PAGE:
Referring to FIGS. 5 and 21, in accordance with another embodiment of the present invention, accurate measurement of wafer 30 in an X-Y plane is undertaken at step 300. At step 302, the dimensions of one of regions a1 in superimposition with mold 28 is determined. At step 304 it is determined whether the area of one of regions a1 in superimposition with mold 28 is larger than the area of the pattern on mold 28. If this is the case, the process proceeds to step 306, otherwise the process proceeds to step 308. At step 308, mold 28 is placed in contact with the region a1 in superimposition therewith, and the requisite magnitude of compressive forces F1 and F2 is determined to apply to mold 28 to ensure that the area of pattern is coextensive with the area of this region a1. At step 310, compressive forces F1 and F2 are applied to mold 28. Thereafter, mold 28 is spaced-apart from the region a1 in superimposition with mold 28 and the process proceeds to step 312 where it is determined whether there remain any regions a1 on wafer 30 in which to record the original pattern. If there are, the process proceeds to step 314 wherein mold is placed in superimposition with the next region and the process proceeds to step 304. Otherwise, the process ends at step 316.

Were it determined at step 304 that the region a1 in superimposition with mold 28 had an area greater than the area of the pattern, then the process proceeds to step 306 wherein the temperature of mold 28 is varied to cause expansion of the same. In the present embodiment, mold 28 is heated at step 306 so that the pattern is slightly larger than the area of region a1 in superimposition therewith. Then the process continues at step 310.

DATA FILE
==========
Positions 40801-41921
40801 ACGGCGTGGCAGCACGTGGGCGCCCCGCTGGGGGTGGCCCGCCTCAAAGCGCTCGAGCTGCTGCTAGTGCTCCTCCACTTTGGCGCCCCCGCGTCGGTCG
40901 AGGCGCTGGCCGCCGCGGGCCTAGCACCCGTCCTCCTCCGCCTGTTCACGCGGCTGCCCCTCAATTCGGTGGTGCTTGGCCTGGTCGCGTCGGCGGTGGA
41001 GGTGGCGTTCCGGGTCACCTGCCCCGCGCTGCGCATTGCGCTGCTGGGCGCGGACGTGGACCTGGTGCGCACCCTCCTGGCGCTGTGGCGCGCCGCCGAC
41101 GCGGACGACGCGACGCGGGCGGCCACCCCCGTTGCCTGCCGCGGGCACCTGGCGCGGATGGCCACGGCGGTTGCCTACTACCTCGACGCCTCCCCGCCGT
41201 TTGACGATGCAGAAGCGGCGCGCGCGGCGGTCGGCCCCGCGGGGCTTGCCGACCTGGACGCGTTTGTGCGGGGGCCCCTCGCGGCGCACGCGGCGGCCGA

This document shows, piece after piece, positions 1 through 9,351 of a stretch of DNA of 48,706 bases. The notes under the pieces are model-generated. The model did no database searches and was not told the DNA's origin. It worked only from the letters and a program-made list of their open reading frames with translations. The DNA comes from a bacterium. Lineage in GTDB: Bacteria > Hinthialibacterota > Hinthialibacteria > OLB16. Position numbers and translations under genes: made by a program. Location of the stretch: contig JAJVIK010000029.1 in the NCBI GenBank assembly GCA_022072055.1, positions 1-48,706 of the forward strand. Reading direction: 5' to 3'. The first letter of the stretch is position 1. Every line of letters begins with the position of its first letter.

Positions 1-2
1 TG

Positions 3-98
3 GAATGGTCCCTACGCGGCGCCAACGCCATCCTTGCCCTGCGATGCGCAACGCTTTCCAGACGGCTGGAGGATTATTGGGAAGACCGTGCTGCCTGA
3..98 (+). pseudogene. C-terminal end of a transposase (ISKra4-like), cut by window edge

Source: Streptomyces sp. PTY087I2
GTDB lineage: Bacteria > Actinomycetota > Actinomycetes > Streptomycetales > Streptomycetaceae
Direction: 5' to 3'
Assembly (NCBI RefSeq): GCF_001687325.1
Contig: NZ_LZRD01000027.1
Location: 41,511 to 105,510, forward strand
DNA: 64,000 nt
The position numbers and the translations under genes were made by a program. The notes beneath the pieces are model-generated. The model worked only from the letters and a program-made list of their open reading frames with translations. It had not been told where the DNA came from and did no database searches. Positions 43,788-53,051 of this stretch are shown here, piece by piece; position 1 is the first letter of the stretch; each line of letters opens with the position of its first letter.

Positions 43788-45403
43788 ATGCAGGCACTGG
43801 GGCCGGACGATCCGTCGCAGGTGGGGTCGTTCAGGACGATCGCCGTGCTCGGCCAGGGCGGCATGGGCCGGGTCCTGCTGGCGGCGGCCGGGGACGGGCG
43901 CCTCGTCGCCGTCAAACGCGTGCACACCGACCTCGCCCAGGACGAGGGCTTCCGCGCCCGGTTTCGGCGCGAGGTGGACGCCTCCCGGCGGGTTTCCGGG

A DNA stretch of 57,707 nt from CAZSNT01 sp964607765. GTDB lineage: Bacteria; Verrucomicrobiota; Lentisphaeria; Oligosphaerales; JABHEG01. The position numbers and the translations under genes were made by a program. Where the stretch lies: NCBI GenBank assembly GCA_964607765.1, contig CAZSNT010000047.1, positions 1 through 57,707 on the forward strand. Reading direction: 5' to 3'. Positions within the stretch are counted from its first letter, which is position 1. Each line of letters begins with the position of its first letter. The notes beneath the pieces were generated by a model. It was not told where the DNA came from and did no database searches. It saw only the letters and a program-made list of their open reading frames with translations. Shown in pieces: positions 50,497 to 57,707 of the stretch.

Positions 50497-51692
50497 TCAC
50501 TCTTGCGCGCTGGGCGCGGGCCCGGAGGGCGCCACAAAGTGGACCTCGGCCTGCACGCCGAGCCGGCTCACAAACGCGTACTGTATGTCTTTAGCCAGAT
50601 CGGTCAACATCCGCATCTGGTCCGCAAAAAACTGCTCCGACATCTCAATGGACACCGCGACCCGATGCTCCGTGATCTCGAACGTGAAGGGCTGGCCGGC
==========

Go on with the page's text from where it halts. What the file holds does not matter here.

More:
The embodiments of the present invention described above are exemplary. Many changes and modifications may be made to the disclosure recited above, while remaining within the scope of the invention. For example, by pressurizing all chambers formed by the chuck body-substrate combination with positive fluid pressure, the substrate may be quickly released from the chuck body. Further, many of the embodiments discussed above may be implemented in existing imprint lithography processes that do not employ formation of an imprinting layer by deposition of beads of polymerizable material. Exemplary processes in which differing embodiments of the present invention may be employed include a hot embossing process disclosed in U.S. Pat. No. 5,772,905, which is incorporated by reference in its entirety herein. Additionally, many of the embodiments of the present invention may be employed using a laser assisted direct imprinting (LADI) process of the type described by Chou et al. in Ultrafast and Direct Imprint of Nanostructures in Silicon, Nature, Col. 417, pp. 835837, June 2002. Therefore, the scope of the invention should be determined not with reference to the above description, but instead should be determined with reference to the appended claims along with their full scope of equivalents.

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Classifications
U.S. Classification425/385, 425/396, 425/395, 425/405.1, 425/400, 249/155, 425/389, 425/403, 425/394, 425/383, 425/403.1, 425/397, 425/470, 425/390
International ClassificationG01L21/30, G03F7/00, G03F, B28B11/08
Cooperative ClassificationB29C2043/025, G03F7/0002, B82Y10/00, B82Y40/00, B29C43/003
European ClassificationB29C43/00B, B82Y10/00, B82Y40/00, G03F7/00A